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Publication numberUS5007693 A
Publication typeGrant
Application numberUS 07/494,381
Publication dateApr 16, 1991
Filing dateMar 16, 1990
Priority dateMar 16, 1989
Fee statusPaid
Also published asDE69028562D1, DE69028562T2, EP0387870A2, EP0387870A3, EP0387870B1
Publication number07494381, 494381, US 5007693 A, US 5007693A, US-A-5007693, US5007693 A, US5007693A
InventorsShuntaro Yamazaki, Takashi Ono, Haruhito Shimizu
Original AssigneeNec Corporation
Export CitationBiBTeX, EndNote, RefMan
External Links: USPTO, USPTO Assignment, Espacenet
Method for controlling polarizations of signal lights in an optical frequency division multiplex coherent communication system
US 5007693 A
Abstract
Frequency division multiplex signal lights are propagated through an optical fiber, and polarizations of the lights are collectively controlled by a polarization controller. The polarization-controlled signal lights are received separately in receiving systems including optical heterodyne or homodyne receivers. In the collective polarization control, a step is selected from steps of controlling relative polarization states of local oscillation lights to coincide to each other, receiving a control signal from one of the receiving systems which receives a signal light of a frequency to be allocated in the center of a frequency band of the signal lights or the vicinity thereof, and dividing the frequency division multiplex signal lights into plural groups, thereby controlling polarizations collectively in each of the plural groups. One of the polarizations of the signal lights may be orthogonal to the others, and one of the polarizations of the local oscillation lights may be orthogonal to the others correspondingly.
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Claims(4)
What is claimed is:
1. A method for controlling polarizations of signal lights in an optical frequency division multiplex coherent communication system, comprising steps of:
propagating frequency division multiplex signal lights through an optical fiber;
controlling polarizations of said frequency division multiplex signal lights collectively;
controlling relative polarization states of local oscillation lights in receiving systems including optical heterodyne or homodyne receivers to coincide to each other; and
receiving said frequency division multiplex signal lights having collectively controlled polarizations in accordance with said local oscillation lights separately by said receiving systems.
2. A method for controlling polarizations of signal lights in an optical frequency division multiplex coherent communication system, comprising steps of:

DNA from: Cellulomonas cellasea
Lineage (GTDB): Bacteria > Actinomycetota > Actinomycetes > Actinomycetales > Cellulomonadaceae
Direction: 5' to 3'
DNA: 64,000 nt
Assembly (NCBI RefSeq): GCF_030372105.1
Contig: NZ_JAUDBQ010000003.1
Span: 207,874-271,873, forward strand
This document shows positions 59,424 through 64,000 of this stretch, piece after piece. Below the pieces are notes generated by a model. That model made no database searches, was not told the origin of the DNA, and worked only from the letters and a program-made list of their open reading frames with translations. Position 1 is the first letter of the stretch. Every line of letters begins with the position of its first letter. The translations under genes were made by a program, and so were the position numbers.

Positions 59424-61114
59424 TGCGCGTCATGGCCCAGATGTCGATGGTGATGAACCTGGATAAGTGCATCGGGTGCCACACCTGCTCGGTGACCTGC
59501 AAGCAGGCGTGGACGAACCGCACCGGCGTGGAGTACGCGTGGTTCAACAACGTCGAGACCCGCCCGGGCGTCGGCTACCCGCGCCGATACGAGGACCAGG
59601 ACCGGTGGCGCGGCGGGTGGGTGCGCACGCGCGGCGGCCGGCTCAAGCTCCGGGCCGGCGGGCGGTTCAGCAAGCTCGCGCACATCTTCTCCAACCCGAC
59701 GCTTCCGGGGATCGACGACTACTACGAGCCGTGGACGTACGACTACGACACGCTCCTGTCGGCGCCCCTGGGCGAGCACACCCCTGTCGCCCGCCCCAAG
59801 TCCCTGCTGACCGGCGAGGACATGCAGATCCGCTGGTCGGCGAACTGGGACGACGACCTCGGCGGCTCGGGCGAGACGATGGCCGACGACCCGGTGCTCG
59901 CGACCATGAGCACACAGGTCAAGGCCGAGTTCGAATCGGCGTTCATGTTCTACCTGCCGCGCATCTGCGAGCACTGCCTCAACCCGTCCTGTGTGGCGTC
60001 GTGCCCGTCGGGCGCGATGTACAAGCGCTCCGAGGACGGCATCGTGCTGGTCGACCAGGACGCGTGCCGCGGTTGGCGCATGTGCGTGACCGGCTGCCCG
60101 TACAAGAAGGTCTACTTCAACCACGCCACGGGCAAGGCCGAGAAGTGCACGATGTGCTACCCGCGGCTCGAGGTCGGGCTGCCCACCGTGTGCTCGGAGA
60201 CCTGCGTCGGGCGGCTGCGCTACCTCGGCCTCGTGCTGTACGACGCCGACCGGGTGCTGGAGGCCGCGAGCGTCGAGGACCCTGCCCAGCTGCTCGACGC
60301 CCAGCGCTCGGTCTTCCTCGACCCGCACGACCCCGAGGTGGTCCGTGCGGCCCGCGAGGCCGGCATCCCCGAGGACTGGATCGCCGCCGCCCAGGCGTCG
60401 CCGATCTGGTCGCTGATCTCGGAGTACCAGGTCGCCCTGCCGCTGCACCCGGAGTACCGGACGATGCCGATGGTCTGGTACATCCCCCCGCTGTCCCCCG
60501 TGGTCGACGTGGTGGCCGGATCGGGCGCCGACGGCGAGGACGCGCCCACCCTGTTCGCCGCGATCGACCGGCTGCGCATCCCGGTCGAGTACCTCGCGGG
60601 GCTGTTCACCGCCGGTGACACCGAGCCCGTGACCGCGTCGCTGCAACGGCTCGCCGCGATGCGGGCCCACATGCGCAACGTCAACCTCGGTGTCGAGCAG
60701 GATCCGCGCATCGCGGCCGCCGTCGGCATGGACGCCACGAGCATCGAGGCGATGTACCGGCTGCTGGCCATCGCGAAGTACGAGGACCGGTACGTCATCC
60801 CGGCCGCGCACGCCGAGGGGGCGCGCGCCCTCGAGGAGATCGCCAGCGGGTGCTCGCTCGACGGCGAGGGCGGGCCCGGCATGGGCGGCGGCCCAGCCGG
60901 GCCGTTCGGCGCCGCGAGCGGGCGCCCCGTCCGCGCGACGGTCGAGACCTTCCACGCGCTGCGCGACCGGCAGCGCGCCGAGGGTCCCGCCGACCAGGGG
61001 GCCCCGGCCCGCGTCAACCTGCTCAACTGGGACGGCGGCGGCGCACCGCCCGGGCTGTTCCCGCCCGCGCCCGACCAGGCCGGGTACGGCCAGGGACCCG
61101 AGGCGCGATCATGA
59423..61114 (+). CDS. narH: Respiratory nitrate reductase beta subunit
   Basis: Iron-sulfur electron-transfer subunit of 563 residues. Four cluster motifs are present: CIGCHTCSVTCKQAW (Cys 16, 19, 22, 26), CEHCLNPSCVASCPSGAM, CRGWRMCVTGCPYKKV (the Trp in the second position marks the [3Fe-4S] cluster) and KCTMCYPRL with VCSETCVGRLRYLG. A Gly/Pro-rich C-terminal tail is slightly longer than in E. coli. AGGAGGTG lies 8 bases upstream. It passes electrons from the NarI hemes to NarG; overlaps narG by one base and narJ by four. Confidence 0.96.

propagating frequency division multiplex signal lights through an optical fiber;
controlling polarizations of said frequency division multiplex signal lights collectively; and
receiving said frequency division multiplex signal lights having collectively controlled polarizations separately by receiving systems including optical heterodyne or homodyne receivers;
wherein said polarization controlling step includes a step of:
receiving a control signal from one of said receiving systems which receives a signal light of a frequency to be allocated in the center of a frequency band of said signal light or the vicinity thereof.
3. A method for controlling polarizations of signal lights in an optical frequency division multiplex coherent communication system, comprising steps of:
propagating frequency division multiplex signal lights through an optical fiber;
controlling polarizations of said frequency division multiplex signal lights collectively; and
receiving said frequency division multiplex signal lights having collectively controlled polarizations separately by receiving systems including optical heterodyne or homodyne receivers;
wherein said polarization controlling step includes a step of:
dividing said frequency division multiplex signal lights into plural groups, polarization being collectively controlled in each of said plural groups
4. a method for controlling polarizations of signal lights in an optical frequency division multiplex coherent communication system, comprising steps of:
propagating frequency division multiplex signal lights through an optical fiber, at least one of said signal lights having a polarization orthogonal to those of other signal lights;
controlling polarizations of said frequency division multiplex signal lights collectively;
receiving said frequency division multiplex signal lights having collectively controlled polarizations separately by receiving systems including optical heterodyne or homodyne receivers; and
controlling polarizations of local oscillation lights in said receiving systems, whereby a polarization of at least one of said local oscillation lights corresponding to said at least one of said signal lights is orthogonal to those of other local oscillation lights.
Description
FIELD OF THE INVENTION

This invention relates to a method for controlling polarizations of signal lights in an optical frequency division multiplex (defined "FDM" hereinafter) coherent communication system, and more particularly to, a method for compensating fluctuations of signal light polarizations in an optical FDM coherent communication system.

BACKGROUND OF THE INVENTION